In the concentrations used in the main experiments, expanded graphite powder did not lead to marked changes in pH and osmolality of the incubation media. The test item, both without and with S9-mix, induced some concentration-depen­dent reduction in viability, as judged by suspension growth (SG) and relative total growth (RTG). In contrast, plating efficiency (PE) and relative survival (RS) of survivor II plates were not altered significantly in the absence of S9-mix, compared to the vehicle control. With S9-mix, there was a slight, not concentration-dependent reduction in RS in 4 out of 5 concentrations, with a maximal reduction to 74.9 % at 500 µg/ml of the test item. The negative and vehicle controls exhibited accep­table mutant frequencies (MF), which were within the normal range (50 - 200 mutants per 106viable cells; Moore et al., 2003) for L5178Y/ TK+/-cells at the TK+/-locus. The positive controls MMS (-S9-mix) and CP (+S9-mix) in­duced a marked increase in mean MF, indicating satisfactory perfor­mance of the test and sufficient activity of the metabo­lising system. Based on the concept of the "Global Evaluation Factor" (Moore et al., 2003) expanded graphite powder, in the concen­tration range tested, did not induce any relevant increase in mean MF (both- and +S9-mix). However, slight enhancement of MF was noted in each case at 500 and 1000 µg/ml. Nevertheless all test item-treated cultures, except 1000 µg/ml (+S9-mix, MF = 204.5) exhibited MFs, which were within the normal range for negative/vehicle controls (see above) and are thus considered biological irrelevant. Mutations most likely represent spontaneous mutations and/or mutations based on unspecific particle-like effects.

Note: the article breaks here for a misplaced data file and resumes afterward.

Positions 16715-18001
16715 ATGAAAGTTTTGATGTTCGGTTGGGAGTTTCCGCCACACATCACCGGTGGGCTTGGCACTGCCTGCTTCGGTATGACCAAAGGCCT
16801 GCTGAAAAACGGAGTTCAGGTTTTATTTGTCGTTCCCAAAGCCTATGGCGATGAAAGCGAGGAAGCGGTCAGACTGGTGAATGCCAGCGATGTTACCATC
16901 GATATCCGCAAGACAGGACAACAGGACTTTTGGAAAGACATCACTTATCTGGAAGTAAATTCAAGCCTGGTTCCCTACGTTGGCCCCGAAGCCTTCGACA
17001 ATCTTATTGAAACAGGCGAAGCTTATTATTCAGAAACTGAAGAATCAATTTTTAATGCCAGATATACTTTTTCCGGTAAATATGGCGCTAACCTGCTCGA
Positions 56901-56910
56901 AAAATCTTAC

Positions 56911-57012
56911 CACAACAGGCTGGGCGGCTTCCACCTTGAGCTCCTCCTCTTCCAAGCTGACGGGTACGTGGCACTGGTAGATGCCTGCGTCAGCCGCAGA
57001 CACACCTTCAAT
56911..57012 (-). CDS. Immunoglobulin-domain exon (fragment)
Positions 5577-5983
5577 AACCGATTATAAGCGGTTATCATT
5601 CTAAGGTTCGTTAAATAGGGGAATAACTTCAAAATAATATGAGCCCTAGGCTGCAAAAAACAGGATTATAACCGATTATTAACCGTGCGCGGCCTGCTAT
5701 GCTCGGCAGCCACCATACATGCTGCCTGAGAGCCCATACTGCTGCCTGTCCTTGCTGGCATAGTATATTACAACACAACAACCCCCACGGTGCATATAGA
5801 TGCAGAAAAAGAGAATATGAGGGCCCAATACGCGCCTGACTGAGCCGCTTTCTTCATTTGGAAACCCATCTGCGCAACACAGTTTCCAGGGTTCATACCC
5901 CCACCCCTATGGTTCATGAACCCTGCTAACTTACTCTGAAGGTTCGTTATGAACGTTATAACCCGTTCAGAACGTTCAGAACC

As a conclusion it can therefore be stated that both with and without S9-mix, expanded graphite powder did not induce a relevant, clearly dose-dependent increase in the mean frequency of TFT-resistant mutants (MF) in the concentration range and under the test conditions used. Thus, under the conditions and restrictions of this assay, expanded graphite powder did not show evidence of substance-specific induction of gene mutations in mouse lymphoma L5178Y/TK+/- cells (the mammalian cell model used).

 

Overall conclusion:

SAT Graphite is an inorganic substance consisting of graphite and intercalated sulphuric acid and sulfate. Water solubility tests have demonstrated that SAT is insoluble but sulphuric acid/sulfate can beleached out in case aqueous extracts are prepared with SAT Graphite.

To provide some basic information in the registration dossier two genotoxicity tests, namely the bacterial reverse mutation assay (Ames Test) and the in vitro mammalian cell micronucleus test have been conducted with extracts of SAT Graphite although considering the substances leached out from SAT Graphite it was clear that effects could not be expected. Against this background it was not astonishing that the results of these tests have been negative.

In case the registrant would perform the In vitro Mammalian Cell Gene Mutation Test, following the relevant OECD guideline, water based extracts prepared from SAT Graphite will be used for testing. Graphite itself is insoluble and would therefore not be present in the extract. Furthermore, graphite has been shown to be not mutagenic in the In vitro Mammalian Cell Gene Mutation Tests. Based on the results of the water solubility study, leached out sulphuric acid and sulphate ions can be expected in the water based extract. The outlined weight-of-evidence approach has provided a sound data basis which proves that the leached-out ions – hydronium, sulphate, – exhibit no genotoxic potential. It is therefore foreseeable that the result of an In vitro Mammalian Cell Gene Mutation Test with extracts prepared from SAT Graphite will be negative. Even in case a positive result would be achieved, this would not allow any conclusion regarding mutagenicity as this positive result could be caused by the low pH value of the extract.

The registrants are therefore convinced that there is enough weight of evidence to conclude that SAT Graphite is not mutagenic in terms of the in vitro gene mutation study in mammalian cells.

 

 

 

 

 

 

 

 

 

 

 

 

Justification for classification or non-classification